Data from the Tropical Rainfall Measuring Mission or TRMM satellite has been used to create a 3-D map of rainfall over the Phillipines from September 21-28, 2008. Armed with both a passive microwave sensor and a space-borne precipitation radar, TRMM has been measuring the amount of rainfall created by the tropical cyclone, Typhoon Ketsana (known in the Phillippines as “Ondoy”). A record 13.43 inches of rain fell in Manila in six hours between 8 a.m. and 2 p.m. local time, which is equivalent to about a month’s worth of rain for the area. In just 24 hours, Ketsana dropped 17.9 inches (455 mm) of rain in Manila in just 24 hours on Saturday, September 26.
The TRMM-based, near-real time Multi-satellite Precipitation Analysis (TMPA) at the NASA Goddard Space Flight Center, Greenbelt, Md. is used to monitor rainfall over the global Tropics. TMPA rainfall totals for the 7-day period 21 to 28 September 2009 for the northern Philippines and the surrounding region showed that the highest rainfall totals occurred south of the storm’s track in an east-west band over central Luzon that includes Manila. Amounts in this region are on the order of 375 mm (~15 inches) to over 475 mm (~19 inches). The highest recorded amount from the TMPA near Manila was 585.5 mm (almost 24 inches).
Ketsana maintained minimal tropical storm intensity as it crossed central Luzon on the afternoon of September 26 (local time). The main deluge in the Manila area, located on the western side of Luzon, began around 8:00 a.m. local time even though the center of Ketsana had yet to make landfall on the eastern side of the island.
Click here to watch an animation of the TRMM satellite data.
The enhanced rainfall over on the Manila-side of the island as the storm approached was because of an interaction between Ketsana’s circulation and the seasonal southwest monsoon.
Is Earth’s gravity field as intriguing and misshapen as this image above? We’re about to find out. The sexy looking Gravity field and steady-state Ocean Circulation Explorer or GOCE satellite has completed its calibration and is now in its science orbit to map the tiny variations of Earth’s gravity in unprecedented detail. And it turns out the sun’s current period of low solar activity has a side benefit for the GOCE mission. Less solar activity means a calmer environment for GOCE in its low Earth orbit, so its current orbit of 255 km is a few kilometers lower than engineers had originally planned. This is good news – the gravity measurements being made at the moment will be even more accurate.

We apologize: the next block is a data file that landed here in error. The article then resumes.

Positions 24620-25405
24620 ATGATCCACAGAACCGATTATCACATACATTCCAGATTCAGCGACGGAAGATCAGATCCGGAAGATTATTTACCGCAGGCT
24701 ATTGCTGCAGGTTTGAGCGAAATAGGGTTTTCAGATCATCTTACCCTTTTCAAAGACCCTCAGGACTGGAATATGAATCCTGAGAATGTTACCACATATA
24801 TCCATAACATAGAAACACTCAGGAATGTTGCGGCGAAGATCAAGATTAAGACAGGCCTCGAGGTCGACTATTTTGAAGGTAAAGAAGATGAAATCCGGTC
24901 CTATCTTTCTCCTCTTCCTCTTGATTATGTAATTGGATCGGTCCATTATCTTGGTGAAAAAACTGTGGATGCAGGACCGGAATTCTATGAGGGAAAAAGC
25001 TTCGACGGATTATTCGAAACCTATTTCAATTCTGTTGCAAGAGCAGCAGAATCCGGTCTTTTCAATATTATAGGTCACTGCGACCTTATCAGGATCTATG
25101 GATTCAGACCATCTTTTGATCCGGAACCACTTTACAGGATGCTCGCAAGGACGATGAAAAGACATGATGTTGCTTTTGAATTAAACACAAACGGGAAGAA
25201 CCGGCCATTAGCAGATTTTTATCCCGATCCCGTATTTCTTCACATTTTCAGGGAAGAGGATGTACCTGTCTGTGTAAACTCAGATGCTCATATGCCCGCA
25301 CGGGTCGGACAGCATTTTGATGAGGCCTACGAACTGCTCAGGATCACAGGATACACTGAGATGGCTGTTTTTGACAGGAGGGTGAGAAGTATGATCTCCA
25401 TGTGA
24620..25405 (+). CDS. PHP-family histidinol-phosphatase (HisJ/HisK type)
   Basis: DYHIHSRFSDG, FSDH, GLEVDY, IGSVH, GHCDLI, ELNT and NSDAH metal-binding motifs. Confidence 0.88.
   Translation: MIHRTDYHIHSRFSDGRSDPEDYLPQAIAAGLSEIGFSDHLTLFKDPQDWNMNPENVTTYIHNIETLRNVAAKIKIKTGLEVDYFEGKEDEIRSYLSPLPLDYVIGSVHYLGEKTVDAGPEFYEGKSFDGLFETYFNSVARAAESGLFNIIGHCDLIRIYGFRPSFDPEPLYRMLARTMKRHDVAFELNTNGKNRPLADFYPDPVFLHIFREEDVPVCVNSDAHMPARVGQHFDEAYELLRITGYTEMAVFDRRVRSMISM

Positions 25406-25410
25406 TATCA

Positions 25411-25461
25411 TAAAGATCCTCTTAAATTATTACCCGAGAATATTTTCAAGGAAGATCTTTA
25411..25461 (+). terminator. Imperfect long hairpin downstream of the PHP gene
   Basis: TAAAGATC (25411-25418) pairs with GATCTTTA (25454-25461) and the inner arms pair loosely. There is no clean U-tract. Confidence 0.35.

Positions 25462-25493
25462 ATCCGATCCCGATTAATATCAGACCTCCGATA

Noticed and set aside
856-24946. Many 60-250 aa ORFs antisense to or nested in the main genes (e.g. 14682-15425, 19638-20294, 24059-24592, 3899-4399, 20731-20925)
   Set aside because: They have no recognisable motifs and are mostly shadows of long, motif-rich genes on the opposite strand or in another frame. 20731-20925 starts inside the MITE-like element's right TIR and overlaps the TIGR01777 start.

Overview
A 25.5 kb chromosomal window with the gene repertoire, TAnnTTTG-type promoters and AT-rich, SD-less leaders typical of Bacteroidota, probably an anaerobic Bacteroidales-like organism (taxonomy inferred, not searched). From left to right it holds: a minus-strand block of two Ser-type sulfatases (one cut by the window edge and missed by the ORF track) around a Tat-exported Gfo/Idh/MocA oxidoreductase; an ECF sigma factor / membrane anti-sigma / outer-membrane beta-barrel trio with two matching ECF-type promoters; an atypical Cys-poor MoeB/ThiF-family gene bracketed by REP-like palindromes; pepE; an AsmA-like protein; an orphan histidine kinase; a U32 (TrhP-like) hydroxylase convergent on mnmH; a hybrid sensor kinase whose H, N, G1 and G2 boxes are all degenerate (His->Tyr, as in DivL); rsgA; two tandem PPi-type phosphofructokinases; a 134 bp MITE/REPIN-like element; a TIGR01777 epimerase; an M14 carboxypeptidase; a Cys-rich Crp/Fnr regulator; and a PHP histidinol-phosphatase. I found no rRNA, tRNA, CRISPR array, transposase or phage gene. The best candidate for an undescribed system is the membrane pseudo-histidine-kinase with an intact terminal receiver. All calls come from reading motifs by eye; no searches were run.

“The completion of the commissioning and first in-flight calibration marks an important milestone for the mission, ” said Rune Floberghagen, ESA’s GOCE Mission Manager. “We are now entering science operations and are looking forward to receiving and processing excellent three-dimensional information on the structure of Earth’s gravity field.”
Gravity is stronger closer to Earth, so GOCE was designed to orbit as low as possible while remaining stable as it flies through the fringes of our atmosphere. GOCE’s sleek aerodynamic design helps this the satellite to cut though the tenuous fringes of Earth’s atmosphere at this low altitude. Moreover, the electric ion thruster at the back continuously generates tiny forces to compensate for any drag that GOCE experiences along its orbit.
To help avoid drag and ensure that the gravity measurements are of true gravity, the satellite has to be kept stable in ‘free fall’. Any buffeting from residual air at this low altitude could potentially drown out the gravity data.
Space gradiometry and the use of the sophisticated electric propulsion are both ‘firsts’ in satellite technology, so the commissioning and calibration were particularly important for the success of the mission. This phase was completed in the summer, ready for the tricky task of bringing GOCE down to its operational altitude, which took a couple of months.
Over two six-month uninterrupted periods, GOCE will map these subtle variations with extreme detail and accuracy. This will result in a unique model of the ‘geoid’ – the surface of an ideal global ocean at rest.
A precise knowledge of the geoid is crucial for accurate measurement of ocean circulation and sea-level change, both of which are influenced by climate. The data from GOCE are also much-needed to understand the processes occurring inside Earth. In addition, by providing a global reference to compare heights anywhere in the world, the GOCE-derived geoid will be used for practical applications in areas such as surveying and leveling.
Stay tuned for some unique data about our home planet from GOCE.
Thanks to Nathanial Burton-Bradford for the terrific anaglyphs he created from a GOCE animation. See more of Nathanial’s images on his Flickr page.